# Physics307L:People/Gonzalez/E/M

## E/M

About 110 years ago J.J. Thompson measured the charge-to-mass ratio of an electron by observing electron behavior in an electric and magnetic field. The field was created using Helmholtz coils, in which a current was sent through the coils creating the magnetic field. More about John Thompson can be found in this Wikipedia article: J.J. Thompson

This experiment attempts to duplicate his findings, after connecting all of the equipment we turned it all on and ran a series of measurements using both constant current and then constant accelerating potential. The electrons were measured through a vacuum tube filled with helium, when the electrons collided with the helium the gas would react and create a small visible green line. The electrons were then manipulated by the magnetic field created by the Helmholtz coils until a circle could be observed. The measurements of the circle were then taken and the respective current on the Helmholtz coils and the accelerating potential on the electrons was recorded as well.

For this experiment I had Jared as my lab partner.

### Data Analysis

SJK 18:53, 15 November 2009 (EST)
18:53, 15 November 2009 (EST)
A few comments were put on your primary notebook page, worth repeating here. First, I think you used standard deviation instead of standard error of the mean for your uncertainties! Also, I think you're missing the slopes analysis. In terms of comparing to the accepted value, you need to compare the discrepancy from the accepted value (accepted minus your measurement) to the size of your uncertainty. Then, you can say whether your measurements are consistent with the accepted value or whether there is substantial systematic error. Given that your uncertainty (that you're reporting) is quite small, and your discrepancy quite large (20%), does that mean there's systematic error?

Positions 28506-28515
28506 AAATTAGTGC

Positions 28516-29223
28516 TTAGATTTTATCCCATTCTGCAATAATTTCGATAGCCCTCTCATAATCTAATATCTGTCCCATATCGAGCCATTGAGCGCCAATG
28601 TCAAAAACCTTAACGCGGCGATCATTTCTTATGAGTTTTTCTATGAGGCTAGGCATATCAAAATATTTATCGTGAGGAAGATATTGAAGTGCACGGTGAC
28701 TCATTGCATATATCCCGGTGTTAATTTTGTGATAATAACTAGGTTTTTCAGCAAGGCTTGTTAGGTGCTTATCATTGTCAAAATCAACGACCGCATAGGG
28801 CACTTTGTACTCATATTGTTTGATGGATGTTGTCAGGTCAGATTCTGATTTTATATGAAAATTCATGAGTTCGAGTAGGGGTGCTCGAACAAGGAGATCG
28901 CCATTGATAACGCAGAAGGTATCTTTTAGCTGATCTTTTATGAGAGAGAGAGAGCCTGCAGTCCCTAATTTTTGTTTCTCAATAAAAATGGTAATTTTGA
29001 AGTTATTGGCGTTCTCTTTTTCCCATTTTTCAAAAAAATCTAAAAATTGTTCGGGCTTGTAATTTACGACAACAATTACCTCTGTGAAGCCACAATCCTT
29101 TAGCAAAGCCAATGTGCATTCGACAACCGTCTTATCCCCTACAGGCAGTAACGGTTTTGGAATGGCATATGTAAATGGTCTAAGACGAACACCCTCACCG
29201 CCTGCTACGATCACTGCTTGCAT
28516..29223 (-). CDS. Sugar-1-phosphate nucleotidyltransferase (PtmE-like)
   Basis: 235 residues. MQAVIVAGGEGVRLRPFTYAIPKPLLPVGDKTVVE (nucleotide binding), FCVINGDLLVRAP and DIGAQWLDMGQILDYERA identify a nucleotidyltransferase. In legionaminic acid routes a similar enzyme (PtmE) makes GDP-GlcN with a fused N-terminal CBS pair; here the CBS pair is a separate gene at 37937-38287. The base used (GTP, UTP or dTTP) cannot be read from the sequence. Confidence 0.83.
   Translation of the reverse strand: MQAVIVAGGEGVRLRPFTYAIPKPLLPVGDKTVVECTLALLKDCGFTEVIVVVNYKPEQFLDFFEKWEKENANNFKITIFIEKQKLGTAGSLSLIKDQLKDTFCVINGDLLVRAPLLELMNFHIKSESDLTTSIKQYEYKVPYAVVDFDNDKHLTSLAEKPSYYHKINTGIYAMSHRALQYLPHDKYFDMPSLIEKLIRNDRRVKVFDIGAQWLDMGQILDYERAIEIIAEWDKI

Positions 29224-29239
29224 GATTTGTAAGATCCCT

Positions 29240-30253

Several measurements were taken and from that plots involving the radius of the circle created by the electrons vs the inverse of the current and the radius squared vs the accelerating voltage were made. However, the relation between accelerating potential on the electrons, the current on the coils, and the measured radius were also used to find the E/M ratio:

$\frac{e}{m}=\frac{2V}{\left(rB \right)^{2}}$

From using this relation I was able to come up with $\frac{e}{m}=2.12(4)*10^{11}$ when the accelerating potential was at 200V
and $\frac{e}{m}=2.25(8)*10^{11}$ when the accelerating potential was at 188V.
As noted in the lab manual the more accurate readings are more likely to occur when using a higher potential, which was the case here. The accepted value of e/m is 1.76e11, according to the lab manual.

My measurements were off by 20.6% when using 200V and 27.9% when using 188V.

### Error

The greatest factor into my error was due to error in measuring the radii of the beam since such measurements can be subject to parallax. also a higher accelerating voltage would've been more favorable. These errors could've caused me to overestimate the size of the beam, also since the electrons are colliding with the helium atoms they are slowed down and therefore not going as fast as predicted through the equations.